With tuition costs rising at most American universities, recent surveys indicating that fewer low-income students receive the help they need to pay for college, and a recovering economy, ‘financial aid’ has become a buzzword not only among prospective students but also on college campuses across the country.
Yale is no exception, with a 5 percent increase in undergraduate tuition next year — the largest tuition hike in the past 10 years. While financial aid may not be the latest dinning hall conversation topic-of-choice, it is receiving attention at the Yale School of Forestry and Environmental Studies, from both students and faculty.
Though the Environment School has not been hit with this tuition increase, it cannot currently guarantee financial aid to all accepted students. Environment School Dean Gustave Speth ’64 LAW ’69 has already begun to tackle this problem, and he set his sights on further remedies when he was reappointed last October.
“The costs at Yale for all students has gone up faster than inflation in the last five or ten years,” Environment School Associate Dean for Student and Alumni Affairs Gordon Geballe said. “But our financial aid has gone up even faster than that.”
Since Speth’s appointment in 1999, he has doubled the amount of financial aid money available to masters students, Geballe said, adding that Speth increased scholarship funds this year by 30 percent. Speth said a scholarship fund-raising drive was able to make another $500,000 available for next year.
Financial aid is disbursed differently at the Environment School than in the undergraduate college because the school does not guarantee aid. Scholarships are only given when there is a demonstrated financial need, but who gets money is determined preferentially, Geballe said.
The school does not take an applicant’s ability to pay tuition into account when accepting or rejecting that candidate. After the admissions process is complete, the Environment School faculty ranks the incoming students based on previous grades, work experiences, accomplishments and other factors, formulating a list of the students they most want to come to the school.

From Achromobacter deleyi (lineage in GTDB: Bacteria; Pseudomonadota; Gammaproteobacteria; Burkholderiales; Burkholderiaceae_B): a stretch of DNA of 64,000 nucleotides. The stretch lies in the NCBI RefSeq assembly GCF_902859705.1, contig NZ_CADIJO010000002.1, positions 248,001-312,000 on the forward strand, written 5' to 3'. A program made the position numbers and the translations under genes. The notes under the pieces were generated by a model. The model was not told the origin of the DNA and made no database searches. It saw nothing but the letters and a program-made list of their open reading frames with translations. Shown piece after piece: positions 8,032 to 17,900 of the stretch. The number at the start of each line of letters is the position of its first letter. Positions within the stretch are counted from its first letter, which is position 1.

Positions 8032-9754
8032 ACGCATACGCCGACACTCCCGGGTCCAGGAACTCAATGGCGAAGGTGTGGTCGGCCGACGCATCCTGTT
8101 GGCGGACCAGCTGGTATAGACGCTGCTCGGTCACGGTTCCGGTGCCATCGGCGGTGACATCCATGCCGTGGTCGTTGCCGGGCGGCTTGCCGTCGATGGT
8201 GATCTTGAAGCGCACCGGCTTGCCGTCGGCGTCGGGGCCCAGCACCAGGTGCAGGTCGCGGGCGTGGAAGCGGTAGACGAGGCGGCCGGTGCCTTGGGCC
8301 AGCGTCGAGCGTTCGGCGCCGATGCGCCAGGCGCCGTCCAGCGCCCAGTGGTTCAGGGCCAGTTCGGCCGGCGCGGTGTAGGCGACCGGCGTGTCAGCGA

“Then we allocate the funds differentially to those that are more highly ranked among those that need resources,” Speth said. “We spread it out as much as we can. We give aid to as many students as we have resources.”
Geballe estimated that three-fourths of the Environment School student body receives some form of financial aid. He explained that the problems arising from this method of distributing funds are twofold. First, many of the accepted students choose not to attend the environment school for fiscal reasons.
“We have to admit about twice as many people as come. We lose them for numerous reasons,” Geballe said. “Financial aid is probably our biggest one, but it’s not the only reason people decide not to come.”
It is also thought that good students fail to apply to the school because the financial aid they need is not available, Gabelle added. Environment School students are also concerned about the impact the school’s dearth of financial aid has on student demographics.
“I think that with Yale it’s more of a problem of meeting people’s need, and the fact that they aren’t able to meet students need really diminished the economic diversity of the student body,” Environment School student Beth Owen FES ’05 said.
Owen is a member of the School of Forestry and Environmental Studies Financial Aid Working Group, which is made up of the school’s financial aid and admissions officers, Geballe, and five other students. Owen and another member, Dani Simons FES ’04, said they think the school should find a better way to give out financial aid, but Speth said he thinks the current method is the school’s best option given its scarcity of resources.
The group, which formed several months ago, has met with the University administration to discuss ways to improve the Environment School’s financial aid program. Simons said she would like the University to start partially funding Environment School scholarships. Speth agreed and said he thought the University was considering this option.
The working group would also like to see the Environment School increase its loan forgiveness program. An expanded program would negate the tuition debts of qualifying students.
“The loan forgiveness, to me, is a way of filling in the gaps that are left after financial aid is improved,” Simons said. “[Students] would be able to go into the public service sector with a clear conscious that it won’t throw them into financial instability.”
Speth said he would hate to see students turn down public service jobs because of high loan burdens and that the school would continue to raise funds for this program. Increased financial aid money would ultimately help students, Geballe said.
“By having more scholarship money, we’d be able to shift the burden off the student loan part of financial aid,” Geballe said. “The second effect would be to make it easier and more possible for international students to come here.”
International students are often not able to borrow as much tuition money as they need, Speth said. During his tenure, he has worked to help these students, as well as American students, find ways to pay for their education. He will continue to work towards this goal, he said, but ultimately the solution is more money.
“I still feel like we aren’t near where we want to be in terms of available scholarships,” Speth said. “And so we’re still trying to do several things, but basically they all get back to raising more money for the school.”